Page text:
Has anyone ever bought a house with an overage attached?

(11 Posts)
Blackforesthotchoc Tue 11-Aug-20 15:57:37

Seems to be an increasingly common thing for houses we're looking at (houses with between 1-4 acres of land with them, currently used as gardens or agricultural). One of the houses we love wants 50% of "increase in value" overage for any planning permission granted for up to 25 years which seems outrageous. Has anyone bought a house with overage, or ideally negotiated one that was for sale with overage so it was reduced or removed? If you've bought with overage what was your experience if you tried to do anything in terms of planning?

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JoJoSM2 Tue 11-Aug-20 16:16:29

No experience but I’ve seen such adverts asking for 20-25% so should be negotiable.

Blackforesthotchoc Tue 11-Aug-20 19:19:30

Thanks, I've seen a range (that's why the 50% seemed very steep in comparison) - but I suppose was hoping someone had had some experience negotiating, either to get rid of it entirely, reduce etc, or have bought with one in place smile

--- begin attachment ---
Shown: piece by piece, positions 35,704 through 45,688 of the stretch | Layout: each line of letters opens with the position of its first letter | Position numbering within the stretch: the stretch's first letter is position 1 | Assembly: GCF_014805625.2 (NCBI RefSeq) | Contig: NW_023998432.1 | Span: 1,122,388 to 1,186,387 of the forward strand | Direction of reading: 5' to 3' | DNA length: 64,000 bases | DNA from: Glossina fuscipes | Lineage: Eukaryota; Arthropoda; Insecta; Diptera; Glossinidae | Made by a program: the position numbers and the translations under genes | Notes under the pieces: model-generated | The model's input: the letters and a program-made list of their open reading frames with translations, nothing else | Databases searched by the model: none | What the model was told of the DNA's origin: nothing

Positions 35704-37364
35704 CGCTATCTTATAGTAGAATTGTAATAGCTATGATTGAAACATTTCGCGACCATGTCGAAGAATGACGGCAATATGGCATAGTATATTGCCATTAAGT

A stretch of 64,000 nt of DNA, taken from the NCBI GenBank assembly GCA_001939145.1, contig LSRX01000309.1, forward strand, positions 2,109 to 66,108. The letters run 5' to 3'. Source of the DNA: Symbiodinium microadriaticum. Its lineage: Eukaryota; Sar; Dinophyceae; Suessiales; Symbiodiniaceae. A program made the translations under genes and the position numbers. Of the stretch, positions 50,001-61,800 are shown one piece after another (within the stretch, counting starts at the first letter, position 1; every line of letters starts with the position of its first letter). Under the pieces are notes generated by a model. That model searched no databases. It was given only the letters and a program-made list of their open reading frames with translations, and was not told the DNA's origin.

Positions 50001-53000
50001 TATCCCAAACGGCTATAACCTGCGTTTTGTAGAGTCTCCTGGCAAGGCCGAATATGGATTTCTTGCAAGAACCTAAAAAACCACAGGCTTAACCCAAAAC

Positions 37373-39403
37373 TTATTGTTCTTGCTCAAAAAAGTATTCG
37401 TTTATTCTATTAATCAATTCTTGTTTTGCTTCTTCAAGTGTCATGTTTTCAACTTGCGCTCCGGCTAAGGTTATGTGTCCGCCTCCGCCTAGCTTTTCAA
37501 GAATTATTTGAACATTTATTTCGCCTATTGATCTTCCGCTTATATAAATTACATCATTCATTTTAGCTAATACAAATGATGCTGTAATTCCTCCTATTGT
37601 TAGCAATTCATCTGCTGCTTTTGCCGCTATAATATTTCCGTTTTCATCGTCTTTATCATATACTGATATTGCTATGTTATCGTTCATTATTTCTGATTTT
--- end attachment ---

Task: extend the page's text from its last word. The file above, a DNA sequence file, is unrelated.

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ivfdreaming Tue 11-Aug-20 19:42:23

I work in an industry where overage is very much standard. It's due to the size of the plot and the potential that you could acquire planning for development and then sell the land on for massive profit.

Now I suppose it depends on whether you actually plan on selling it for development? If you don't then the overage clause should be of no consequence to you?

If you do want to develop on it in future like everything else in life the overage should be negotiable but you'll need a land agent whose experienced in this to advise what might be the best level? Lots of things can be deducted from the overage so 50% might seem a lot but might only amount fo a few thousand ££ by the time the deductions are made

GU24Mum Tue 11-Aug-20 19:51:09

If you're going to agree to this the clause needs to be drafted carefully by someone with an idea what they are talking about. You need to make sure that all the planning costs, professional fees etc etc etc are taken off any "profit" before you look at a split. This isn't something for a bulk conveyancer to play with.......

Personally I'd work more on reducing the time period hugely and making sure you carve-out extensions which you may want to do as the first priority.

Blackforesthotchoc Tue 11-Aug-20 21:33:41

I wouldn't be looking at developing anything to sell on - its more about improving the house/buildings already there (extension/granny annex type thing) for continued own residential use - which mostly means planning permission. This next house is the forever home so wouldn't be looking at selling - but then would have to fork out for 'increased value' (how is this even calculated given not sold?)

Obviously we'd be getting formal legal advice if we did do anything but more wanting to get a mumsnet sounding board for other peoples' experiences/thoughts!

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Rollercoaster1920 Tue 11-Aug-20 22:12:17